- 51% to automate prior authorizations
- 47% to provide individuals with relevant health actions using personalized communications
- 45% to manage electronic health records (EHRs)
- 43% to detect fraud, waste or abuse in reimbursement
- 38% to select appropriate care settings
AI to Create More Employment Opportunities and Drive Job Growth
As more organizations invest in and move forward with implementations, half (52%) of leaders expect AI to create more work opportunities. The majority (87%) agree that hiring candidates who have experience working with AI technology is a priority for their organization.
Most (89%) also agree employees are not being trained quickly enough to keep up with the growth of AI. In fact, 91% estimate that 10 to 50% of new roles will require experience working with AI. To solve this, they are evenly split among solutions such as establishing partnerships, creating training programs, working with consulting firms and postponing projects.
“In order to transform and modernize the U.S. health system through the power of AI, it is critical that organizations invest in developing talent throughout the enterprise to solve health care’s most complex challenges,” said Steve Griffiths, senior vice president and chief operating officer of Optum Enterprise Analytics. “At Optum, we apply what we call OptumIQ – a distinctive combination of curated data, analytics and health care expertise – to drive that intelligence transformation.”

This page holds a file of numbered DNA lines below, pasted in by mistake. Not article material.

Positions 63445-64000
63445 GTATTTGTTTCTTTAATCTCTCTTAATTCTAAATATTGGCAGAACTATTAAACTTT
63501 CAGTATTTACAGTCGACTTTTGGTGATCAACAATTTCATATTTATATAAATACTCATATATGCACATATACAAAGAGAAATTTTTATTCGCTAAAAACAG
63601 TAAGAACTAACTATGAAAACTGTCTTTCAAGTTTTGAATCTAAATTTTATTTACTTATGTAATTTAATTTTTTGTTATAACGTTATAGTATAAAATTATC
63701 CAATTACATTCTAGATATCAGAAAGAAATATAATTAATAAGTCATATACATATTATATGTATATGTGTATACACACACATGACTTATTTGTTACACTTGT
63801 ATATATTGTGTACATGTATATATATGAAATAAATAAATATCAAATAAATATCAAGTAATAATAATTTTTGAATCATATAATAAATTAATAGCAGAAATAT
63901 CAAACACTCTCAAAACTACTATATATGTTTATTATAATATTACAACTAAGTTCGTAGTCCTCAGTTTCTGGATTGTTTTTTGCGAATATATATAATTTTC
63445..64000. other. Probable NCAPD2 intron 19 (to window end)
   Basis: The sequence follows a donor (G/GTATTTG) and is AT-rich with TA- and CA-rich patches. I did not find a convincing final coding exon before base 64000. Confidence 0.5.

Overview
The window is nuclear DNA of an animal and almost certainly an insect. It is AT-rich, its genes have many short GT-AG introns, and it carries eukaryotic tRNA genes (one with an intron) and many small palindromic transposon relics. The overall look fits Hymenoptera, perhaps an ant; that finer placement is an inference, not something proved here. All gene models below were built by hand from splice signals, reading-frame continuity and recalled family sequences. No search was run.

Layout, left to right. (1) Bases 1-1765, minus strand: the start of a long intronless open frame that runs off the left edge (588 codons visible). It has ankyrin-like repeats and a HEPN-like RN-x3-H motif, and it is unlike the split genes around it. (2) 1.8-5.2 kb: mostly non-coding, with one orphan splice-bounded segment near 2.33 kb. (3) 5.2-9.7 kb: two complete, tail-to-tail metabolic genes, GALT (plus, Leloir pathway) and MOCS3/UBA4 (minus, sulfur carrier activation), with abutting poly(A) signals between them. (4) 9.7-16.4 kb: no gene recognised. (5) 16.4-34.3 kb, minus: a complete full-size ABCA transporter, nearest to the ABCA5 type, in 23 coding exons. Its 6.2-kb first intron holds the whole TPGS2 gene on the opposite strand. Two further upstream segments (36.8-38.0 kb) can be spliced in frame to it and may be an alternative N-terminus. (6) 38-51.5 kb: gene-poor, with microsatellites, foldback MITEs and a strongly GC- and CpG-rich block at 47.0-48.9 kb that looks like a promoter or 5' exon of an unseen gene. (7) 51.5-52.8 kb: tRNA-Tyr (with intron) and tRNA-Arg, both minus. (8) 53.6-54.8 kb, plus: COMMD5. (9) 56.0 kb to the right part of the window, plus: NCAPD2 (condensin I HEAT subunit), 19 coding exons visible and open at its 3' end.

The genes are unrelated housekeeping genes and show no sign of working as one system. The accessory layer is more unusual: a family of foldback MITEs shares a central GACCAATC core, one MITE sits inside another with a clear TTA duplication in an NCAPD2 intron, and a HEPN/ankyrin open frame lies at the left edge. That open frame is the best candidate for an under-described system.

Optum is a leading information and technology-enabled health services business dedicated to helping make the health system work better for everyone. With more than 165,000 people worldwide, Optum delivers intelligent, integrated solutions that help to modernize the health system and improve overall population health. Optum is part of UnitedHealth Group (NYSE:UNH). For more information, visit www.Optum.com.
OptumIQ powers intelligence across the health care system. It represents the unique combination of data, analytics and health care expertise infused into our products and services. These capabilities provide our customers with a comprehensive view of performance, while delivering dynamic and multidimensional insights that get smarter every day. For more information, visit www.optum.com/iq.
About the Survey
An online survey of 500 senior health care industry executives defined as those VP level+ working in the health care industry and includes C-Level titles (CEO, COO, CFO, CTO, CMO). Qualifying organizations include hospitals, clinics, health insurance companies, medical device manufacturers, pharmaceutical companies, health care IT and other organizations working in the health care sector. Quotas set for statistical significance for four organization types: 1) Hospitals, including but not limited to ACOs and health systems; 2) Health Plans/Health Insurance Companies; 3) Life Sciences Organizations; 4) Health Care Employers, including but not limited to pharmaceutical and medical device manufacturers. The survey was conducted between Aug. 19 and Sept. 3, 2019, using an email invitation and an online survey. The 2018 Survey was fielded between Sept. 12 and Sept. 25, 2018, using the same protocol, audience criteria and sample size.